Posts spread false claim about Disney CEO
CLAIM: The CEO of The Walt Disney Company has been arrested for human trafficking in California.
AP’S ASSESSMENT: False. There is no record of any such arrest related to Bob Chapek, the company’s CEO, in federal databases, nor with authorities whose jurisdiction covers his Southern California residence. The claim was first shared by a conservative blog that labels some of its content as “satire.”
THE FACTS: Social media users are sharing the baseless claim that the head of The Walt Disney Company was arrested this week at his home in California as part of a human trafficking investigation.
The claim first emerged in a blog post by Vancouver Times, a site that has published fabricated stories, and includes a disclaimer that says: “We write satirical stories about issues that affect conservatives.”
The article erroneously stated that Chapek had been charged with multiple felonies and released on bail ahead of a court appearance.
The blog provided no evidence for its claims and did not respond to a request for comment.
According to federal records, Chapek’s residence is under the jurisdiction of the Los Angeles County Sheriff’s Department. Sgt. Jeff Walker of the Los Angeles Regional Human Trafficking Task Force confirmed to The Associated Press that his office had not made any human trafficking arrests related to Chapek.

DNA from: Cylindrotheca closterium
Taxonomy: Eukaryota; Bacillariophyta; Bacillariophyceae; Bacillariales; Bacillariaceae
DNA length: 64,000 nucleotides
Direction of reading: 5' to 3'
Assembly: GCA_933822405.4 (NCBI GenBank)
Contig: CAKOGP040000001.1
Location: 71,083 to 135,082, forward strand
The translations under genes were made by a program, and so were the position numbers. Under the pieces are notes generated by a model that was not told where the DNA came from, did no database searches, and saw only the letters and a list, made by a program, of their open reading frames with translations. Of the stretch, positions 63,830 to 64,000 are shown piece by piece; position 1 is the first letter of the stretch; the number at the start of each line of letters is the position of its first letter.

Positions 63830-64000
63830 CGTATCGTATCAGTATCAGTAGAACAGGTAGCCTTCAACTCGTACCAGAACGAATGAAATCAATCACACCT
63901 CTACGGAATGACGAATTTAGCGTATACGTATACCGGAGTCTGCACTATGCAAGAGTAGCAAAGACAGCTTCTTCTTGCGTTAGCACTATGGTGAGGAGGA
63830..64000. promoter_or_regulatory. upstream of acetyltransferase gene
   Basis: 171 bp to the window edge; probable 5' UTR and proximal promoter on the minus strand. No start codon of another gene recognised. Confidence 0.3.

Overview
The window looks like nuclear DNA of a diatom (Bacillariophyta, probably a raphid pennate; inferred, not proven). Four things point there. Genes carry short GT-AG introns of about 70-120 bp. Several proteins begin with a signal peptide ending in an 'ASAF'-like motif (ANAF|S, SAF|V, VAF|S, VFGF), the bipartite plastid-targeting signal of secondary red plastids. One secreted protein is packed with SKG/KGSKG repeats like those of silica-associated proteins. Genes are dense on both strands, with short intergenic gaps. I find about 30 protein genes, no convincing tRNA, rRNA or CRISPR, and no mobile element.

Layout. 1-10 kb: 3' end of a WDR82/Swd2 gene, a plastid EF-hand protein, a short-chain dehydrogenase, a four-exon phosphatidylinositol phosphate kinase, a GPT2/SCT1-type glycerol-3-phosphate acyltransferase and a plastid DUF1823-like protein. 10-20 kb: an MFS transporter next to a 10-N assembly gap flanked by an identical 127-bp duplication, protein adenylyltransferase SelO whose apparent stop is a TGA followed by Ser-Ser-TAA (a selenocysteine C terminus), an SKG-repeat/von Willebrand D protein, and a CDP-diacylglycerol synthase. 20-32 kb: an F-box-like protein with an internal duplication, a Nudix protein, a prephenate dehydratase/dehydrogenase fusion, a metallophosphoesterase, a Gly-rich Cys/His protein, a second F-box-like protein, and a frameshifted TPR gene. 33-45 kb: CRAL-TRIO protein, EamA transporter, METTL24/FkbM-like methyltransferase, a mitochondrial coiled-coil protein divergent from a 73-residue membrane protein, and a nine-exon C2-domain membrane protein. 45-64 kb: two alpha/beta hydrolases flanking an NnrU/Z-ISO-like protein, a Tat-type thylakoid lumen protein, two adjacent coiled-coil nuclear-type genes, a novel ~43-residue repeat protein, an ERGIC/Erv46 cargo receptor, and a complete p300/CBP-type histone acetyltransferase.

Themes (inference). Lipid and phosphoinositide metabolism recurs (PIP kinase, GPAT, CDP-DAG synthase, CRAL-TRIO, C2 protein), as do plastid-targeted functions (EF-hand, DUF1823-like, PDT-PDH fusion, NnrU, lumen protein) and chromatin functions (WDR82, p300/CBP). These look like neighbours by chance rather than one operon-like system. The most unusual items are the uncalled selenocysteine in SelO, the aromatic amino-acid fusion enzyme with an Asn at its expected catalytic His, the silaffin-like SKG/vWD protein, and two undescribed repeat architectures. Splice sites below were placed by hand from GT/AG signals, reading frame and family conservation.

Additionally, a federal database search returned no such records.
Still, the article has been widely shared on social media among people who presented it as true.
A now-suspended Twitter account shared the post on Thursday, stating that the article proved: “The CEO of Disney was arrested, and not one MSM outlet is reporting on it!”
The tweet was shared nearly 8,000 times, receiving more than 17,000 likes in just over a day before Twitter removed it for being “in violation of our rules.” Links to the tweet now direct to a message that states: “This Tweet is from a suspended account.”
Screenshots of the tweet were still circulating online Friday, as were links to the blog.
The Walt Disney Company did not provide comment on the claims in the article.
The erroneous blog post was published after authorities in Florida announced that 108 people were arrested during an investigation into sex crimes there. Polk County Sheriff Grady Judd said during a Wednesday news conference that four people who had worked for Disney were among those arrested, and that the suspects’ roles included a lifeguard at a resort, a food service worker at a theme park and two people in information technology-related positions.
This is part of AP’s effort to address widely shared misinformation, including work with outside companies and organizations to add factual context to misleading content that is circulating online. Learn more about fact-checking at AP.